By Daniella Dautrich
In many ways, writing is like cooking or decorating: the key elements are variety, beauty, organization, and harmony.
Stop and take a good look around your home. Savor the aroma of rich stew simmering on the stove, and admire the colorful pillows piled on the sofa. The keys to teaching and practicing fantastic writing might be hiding right under your nose.
Writing Is like Cooking: It’s All about Variety
Whether we’re planning weekly menus or a special holiday feast, variety is the magic word. We try to alternate hot and cold dishes. We aim to please our family’s palates by pairing blander, starchy items with spicier foods. We excite the taste buds with sweet and savory combinations while serving a variety of colors for the sake of beauty and nutrition. And, of course, we include different textures—few people can stand an all-squishy diet of oatmeal, yogurt, mashed potatoes, and Jell-O!
Writing is a lot like cooking. A colorful sentence or crisp new word can increase the flavor of any composition.
A well-planned paragraph displays a wide range of sentence structures. Clearly, adverbs, present participles, and past participles used as sentence-starters can lend an aura of spice and surprise. Beginning sentences with prepositions adds interest and appeal. Short sentences add punch.
Writers should also stir in delicious new words for flavorful, concrete writing. Instead of repeating the same old words in their paragraphs, your kids can find synonyms for a fresh sound every time!
The next time you serve a new dish for lunch or dinner, ask your kids to describe it in as many ways as possible. How many adjectives can they come up with?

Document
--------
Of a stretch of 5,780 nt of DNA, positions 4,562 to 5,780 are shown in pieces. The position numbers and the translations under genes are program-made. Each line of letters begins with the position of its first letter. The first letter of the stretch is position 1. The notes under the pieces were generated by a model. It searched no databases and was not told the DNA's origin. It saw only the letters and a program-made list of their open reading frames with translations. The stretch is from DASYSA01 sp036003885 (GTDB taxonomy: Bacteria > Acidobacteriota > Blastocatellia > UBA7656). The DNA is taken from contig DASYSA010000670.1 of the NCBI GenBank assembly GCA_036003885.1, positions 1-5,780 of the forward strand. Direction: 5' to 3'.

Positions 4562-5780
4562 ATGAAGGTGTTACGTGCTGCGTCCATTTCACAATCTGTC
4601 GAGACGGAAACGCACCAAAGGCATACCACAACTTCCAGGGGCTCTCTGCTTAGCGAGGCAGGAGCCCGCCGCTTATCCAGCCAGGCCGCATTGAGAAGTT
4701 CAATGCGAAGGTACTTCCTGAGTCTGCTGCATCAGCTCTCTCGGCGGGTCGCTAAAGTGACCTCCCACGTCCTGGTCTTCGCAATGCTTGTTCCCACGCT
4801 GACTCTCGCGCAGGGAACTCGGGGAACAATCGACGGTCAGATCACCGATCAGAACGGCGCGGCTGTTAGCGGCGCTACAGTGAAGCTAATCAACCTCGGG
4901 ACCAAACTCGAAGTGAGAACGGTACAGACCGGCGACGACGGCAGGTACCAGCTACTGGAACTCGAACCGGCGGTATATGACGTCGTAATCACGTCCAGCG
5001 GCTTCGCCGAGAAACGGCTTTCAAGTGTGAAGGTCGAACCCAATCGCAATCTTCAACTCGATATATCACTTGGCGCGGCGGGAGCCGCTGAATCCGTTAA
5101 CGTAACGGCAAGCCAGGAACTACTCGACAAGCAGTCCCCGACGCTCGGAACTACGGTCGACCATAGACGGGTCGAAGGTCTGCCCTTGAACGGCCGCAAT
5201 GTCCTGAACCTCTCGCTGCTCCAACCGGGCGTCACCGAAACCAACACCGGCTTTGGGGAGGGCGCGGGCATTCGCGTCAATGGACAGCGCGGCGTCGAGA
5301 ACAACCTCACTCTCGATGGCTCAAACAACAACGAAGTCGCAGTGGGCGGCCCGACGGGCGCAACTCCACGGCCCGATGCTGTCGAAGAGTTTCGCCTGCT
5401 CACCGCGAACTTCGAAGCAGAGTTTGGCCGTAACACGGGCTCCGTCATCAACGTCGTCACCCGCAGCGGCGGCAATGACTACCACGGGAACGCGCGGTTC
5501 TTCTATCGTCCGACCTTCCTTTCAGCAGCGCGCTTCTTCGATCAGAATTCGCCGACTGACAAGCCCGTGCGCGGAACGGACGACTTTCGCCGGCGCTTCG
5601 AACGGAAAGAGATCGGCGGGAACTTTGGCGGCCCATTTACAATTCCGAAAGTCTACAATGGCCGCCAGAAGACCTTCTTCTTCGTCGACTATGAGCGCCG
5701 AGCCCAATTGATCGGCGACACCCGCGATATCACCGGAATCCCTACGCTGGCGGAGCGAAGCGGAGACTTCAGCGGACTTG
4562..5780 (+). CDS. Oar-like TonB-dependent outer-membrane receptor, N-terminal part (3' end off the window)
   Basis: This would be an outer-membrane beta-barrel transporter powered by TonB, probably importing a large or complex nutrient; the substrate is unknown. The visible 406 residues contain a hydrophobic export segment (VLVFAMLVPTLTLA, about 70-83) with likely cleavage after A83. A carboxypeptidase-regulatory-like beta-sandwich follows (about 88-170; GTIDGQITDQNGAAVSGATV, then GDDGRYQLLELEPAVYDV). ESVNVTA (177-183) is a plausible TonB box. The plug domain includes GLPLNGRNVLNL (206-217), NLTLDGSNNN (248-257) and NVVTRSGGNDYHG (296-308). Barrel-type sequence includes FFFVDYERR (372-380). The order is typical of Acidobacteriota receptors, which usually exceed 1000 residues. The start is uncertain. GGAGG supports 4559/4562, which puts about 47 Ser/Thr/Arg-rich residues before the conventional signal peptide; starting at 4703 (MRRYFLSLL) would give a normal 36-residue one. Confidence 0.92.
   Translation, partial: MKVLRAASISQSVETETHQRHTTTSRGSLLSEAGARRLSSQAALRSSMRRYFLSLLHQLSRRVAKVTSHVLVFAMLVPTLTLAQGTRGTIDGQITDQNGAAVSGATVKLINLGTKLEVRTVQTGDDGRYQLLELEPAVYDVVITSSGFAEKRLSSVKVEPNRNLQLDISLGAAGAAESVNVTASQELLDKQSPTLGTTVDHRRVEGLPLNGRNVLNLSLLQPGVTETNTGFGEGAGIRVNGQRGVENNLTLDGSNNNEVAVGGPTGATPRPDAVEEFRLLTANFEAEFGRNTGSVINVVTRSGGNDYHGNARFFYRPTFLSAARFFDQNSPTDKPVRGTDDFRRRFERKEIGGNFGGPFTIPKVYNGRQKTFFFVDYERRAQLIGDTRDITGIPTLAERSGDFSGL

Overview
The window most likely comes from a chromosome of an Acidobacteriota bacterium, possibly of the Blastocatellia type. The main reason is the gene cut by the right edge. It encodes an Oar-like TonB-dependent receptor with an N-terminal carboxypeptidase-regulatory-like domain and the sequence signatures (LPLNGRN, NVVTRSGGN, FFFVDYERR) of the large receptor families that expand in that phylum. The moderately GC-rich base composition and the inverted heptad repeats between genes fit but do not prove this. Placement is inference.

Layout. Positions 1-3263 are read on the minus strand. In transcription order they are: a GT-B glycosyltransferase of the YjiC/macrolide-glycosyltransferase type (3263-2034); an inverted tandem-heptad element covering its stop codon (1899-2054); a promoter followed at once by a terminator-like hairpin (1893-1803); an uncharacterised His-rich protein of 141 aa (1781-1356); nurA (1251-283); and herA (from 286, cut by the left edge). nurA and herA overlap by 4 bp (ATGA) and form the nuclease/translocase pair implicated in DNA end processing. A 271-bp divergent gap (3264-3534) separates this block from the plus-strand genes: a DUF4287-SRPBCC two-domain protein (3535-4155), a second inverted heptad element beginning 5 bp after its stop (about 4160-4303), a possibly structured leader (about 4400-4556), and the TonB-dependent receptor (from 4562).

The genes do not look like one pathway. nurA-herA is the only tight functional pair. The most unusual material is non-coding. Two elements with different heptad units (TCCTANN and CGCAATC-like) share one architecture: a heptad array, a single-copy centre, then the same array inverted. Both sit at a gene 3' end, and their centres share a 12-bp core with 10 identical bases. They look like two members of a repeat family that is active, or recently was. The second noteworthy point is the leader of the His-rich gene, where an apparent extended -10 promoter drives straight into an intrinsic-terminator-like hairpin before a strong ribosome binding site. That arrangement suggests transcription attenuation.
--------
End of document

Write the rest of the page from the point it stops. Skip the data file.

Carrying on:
Explain one step of the preparation/cooking process to them. Challenge them to rephrase what you told them in several different ways. Can they explain it back to you using both short and long sentences?
Writing Is like Decorating: Embrace the Limits
Writing can also be compared to decorating. I like to think of decorating as the art of embracing limitations. The size and purpose of a room—as well as the family budget—present limits. Within these boundaries, we aim for organization, balance, and harmony.
We choose colors to create the desired mood. If you want a relaxing bathroom, you might choose creams or blues, but probably not bright orange. If you want an energetic, cheerful kitchen, you might opt for green or yellow curtains, but probably not a black floor or gray walls.
Writing demands similar judgment calls. Consider the scope and purpose of a paragraph. Is it organized around one topic? If a particular sentence doesn’t belong, take it out. Over-eager children sometimes clutter their writing with too many thoughts. Encourage your son or daughter to remove a few ideas, saving them for new paragraphs later.
Teach your kids to “decorate” their writing to suit the mood. If they’re writing about a serious topic, silly stories and examples probably don’t belong. If they’re writing to a casual audience, keep the flowery words to a minimum.
The next time you edit a piece of your child’s writing, look for an idea, phrase, or sentence that just doesn’t seem to belong. Prompt your child: “Wouldn’t this be a great topic for another paper?”
Keep the atmosphere light rather than critical by asking your child to look around the room: “Is there something in here, like a knick-knack or a picture on the wall, that doesn’t quite belong? Can you think of a better place in the house where we could put it?” Similarly, if a shelf or tabletop looks especially bare, talk about ways an interesting photo, pretty candle, or other decorative detail might make the space more complete.
If it’s all the same to you, make your child’s day by taking her suggestions!
If you love cooking and decorating, let your hobbies and expertise influence the way you teach writing. Your enthusiasm will spill over to your children, and maybe—just maybe—they’ll never see writing the same way again.